When a deep emotion of fear is activated, our mental processes and social skills greatly diminish, . . . increasing the risk of making bad decisions.
To Tell Or Not To Tell: What Level Of Disclosure Does Your Board Need?
by Lola Gershfeld
Can you imagine a CEO of a company deciding not to tell the company’s board about three recent employee fatalities that resulted from inadequate safety procedures? Unfortunately, there are circumstances when top executives think twice about making such difficult disclosures.
Although any and all information regarding risk, compliance, business strategy, and execution should be reported, many executives are still unsure about the level of detail to share with their boards.
If you (or your clients) find yourself in a similar predicament, the following three rules will simplify your decision of what to tell or not to tell your board.
Rule No. 1: Avoid surprises
Nothing throws our emotions for a loop as much as something unexpected. Our brains often predict what happens next, however, when we are triggered by unexpected surprises, what actually happens next becomes even more jarring.
Consider the case of a manufacturing company where three employees were fatally injured within a few months of each other due to faulty safety procedures. The CEO, out of embarrassment, chose not to share the news with the board. One director insisted that the incidents are included on the agenda and, when the CEO refused, the director brought it up at the board meeting anyway. Even though others were aware of the information, understandably, they felt awkward when the CEO was confronted. While some displayed signs of anger and besieged the CEO with questions, others withdrew into themselves and seemed disengaged to the point of looking at the ceiling and the floor.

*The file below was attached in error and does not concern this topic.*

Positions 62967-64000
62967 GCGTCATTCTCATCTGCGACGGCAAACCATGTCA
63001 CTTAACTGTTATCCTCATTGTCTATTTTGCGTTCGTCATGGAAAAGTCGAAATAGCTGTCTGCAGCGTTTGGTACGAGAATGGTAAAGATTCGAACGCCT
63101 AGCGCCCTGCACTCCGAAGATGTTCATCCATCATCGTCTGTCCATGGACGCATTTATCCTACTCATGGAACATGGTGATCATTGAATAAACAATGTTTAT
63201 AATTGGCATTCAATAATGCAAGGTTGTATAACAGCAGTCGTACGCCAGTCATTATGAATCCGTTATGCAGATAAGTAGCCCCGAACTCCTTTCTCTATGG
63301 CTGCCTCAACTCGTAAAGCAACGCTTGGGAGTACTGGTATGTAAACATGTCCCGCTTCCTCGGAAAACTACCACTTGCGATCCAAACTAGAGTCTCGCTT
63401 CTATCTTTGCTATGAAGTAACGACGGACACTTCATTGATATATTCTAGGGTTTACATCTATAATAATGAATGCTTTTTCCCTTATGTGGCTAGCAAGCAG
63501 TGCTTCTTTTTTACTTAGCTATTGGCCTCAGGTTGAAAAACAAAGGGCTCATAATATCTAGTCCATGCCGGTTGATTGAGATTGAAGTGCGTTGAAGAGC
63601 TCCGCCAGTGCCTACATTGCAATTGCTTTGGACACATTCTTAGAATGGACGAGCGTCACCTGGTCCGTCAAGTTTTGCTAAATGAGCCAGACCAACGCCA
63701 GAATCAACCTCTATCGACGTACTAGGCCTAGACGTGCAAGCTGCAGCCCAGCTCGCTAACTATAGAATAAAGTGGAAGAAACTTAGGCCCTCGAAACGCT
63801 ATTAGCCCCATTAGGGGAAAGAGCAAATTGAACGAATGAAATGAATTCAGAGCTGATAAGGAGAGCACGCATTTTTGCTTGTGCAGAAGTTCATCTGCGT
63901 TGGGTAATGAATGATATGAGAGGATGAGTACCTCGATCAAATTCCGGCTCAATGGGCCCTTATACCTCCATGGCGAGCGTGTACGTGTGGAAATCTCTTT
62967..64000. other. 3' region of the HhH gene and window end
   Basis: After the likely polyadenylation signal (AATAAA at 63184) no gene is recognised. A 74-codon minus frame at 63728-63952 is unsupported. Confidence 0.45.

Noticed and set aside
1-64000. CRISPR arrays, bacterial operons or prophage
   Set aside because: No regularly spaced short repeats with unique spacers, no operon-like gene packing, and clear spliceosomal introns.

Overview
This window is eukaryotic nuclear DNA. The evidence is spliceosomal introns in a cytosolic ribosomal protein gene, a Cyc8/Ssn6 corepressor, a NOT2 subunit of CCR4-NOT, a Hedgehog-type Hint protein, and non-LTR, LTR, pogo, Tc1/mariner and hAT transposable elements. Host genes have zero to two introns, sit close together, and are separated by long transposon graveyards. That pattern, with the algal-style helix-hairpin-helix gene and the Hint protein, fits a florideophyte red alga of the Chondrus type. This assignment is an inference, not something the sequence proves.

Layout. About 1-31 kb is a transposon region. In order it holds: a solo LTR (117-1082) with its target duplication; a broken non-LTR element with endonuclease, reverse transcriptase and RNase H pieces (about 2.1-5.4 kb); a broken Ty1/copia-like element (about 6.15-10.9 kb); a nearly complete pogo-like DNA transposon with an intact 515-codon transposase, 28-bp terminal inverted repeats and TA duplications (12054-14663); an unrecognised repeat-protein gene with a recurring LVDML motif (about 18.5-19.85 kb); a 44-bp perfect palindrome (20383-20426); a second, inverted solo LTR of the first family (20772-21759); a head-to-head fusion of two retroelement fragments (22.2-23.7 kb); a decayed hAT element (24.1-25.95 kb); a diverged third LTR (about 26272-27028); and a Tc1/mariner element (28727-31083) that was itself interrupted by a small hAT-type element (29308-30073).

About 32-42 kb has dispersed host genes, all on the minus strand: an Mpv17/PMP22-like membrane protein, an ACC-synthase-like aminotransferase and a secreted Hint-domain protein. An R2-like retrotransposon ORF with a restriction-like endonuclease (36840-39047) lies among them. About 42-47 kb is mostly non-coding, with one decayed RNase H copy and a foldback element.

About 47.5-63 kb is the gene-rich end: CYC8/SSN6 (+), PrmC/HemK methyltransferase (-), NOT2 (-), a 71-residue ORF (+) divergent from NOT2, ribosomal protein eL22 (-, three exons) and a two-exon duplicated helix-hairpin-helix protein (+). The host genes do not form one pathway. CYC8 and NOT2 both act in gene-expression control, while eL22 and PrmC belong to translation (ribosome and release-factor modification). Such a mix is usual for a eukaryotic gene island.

These two kinds of reactions illustrate the activation of the fight-or-flight response whenever we are confronted by the unexpected. When issues are left unresolved, a cycle of resentment-feeding anger quickly develops and activates our deeper emotions, which include our deepest fears.
Studies by Jeffrey Henriques & Richard Davidson of the University of Wisconsin show that when a deep emotion of fear is activated, our mental processes and social skills greatly diminish, impairing our judgment and increasing the risk of making bad decisions.
Bob Ingram of Hatteras Venture Partners, who serves on multiple public and private boards, suggests that the board needs to be informed on the following four areas:
CEOs should share information sooner rather than later, because the sooner the board learns about it, the easier it is to process the information and collectively respond to it.
It is important for a CEO to note that as an emotional bond develops between an executive team and the board, a CEO will be able to improve his or her understanding of the level of detail the board members need in order to fulfill their duties.
Rule No. 2: Eliminate triggers
When something goes wrong, especially if it raises questions about board oversight, the likely reaction is to blame, judge, and criticize the executive team. This automatically triggers a flight-or-fight response. By eliminating these triggers, the board and the executive team are much more likely to be successful in creating an environment conducive to sharing information.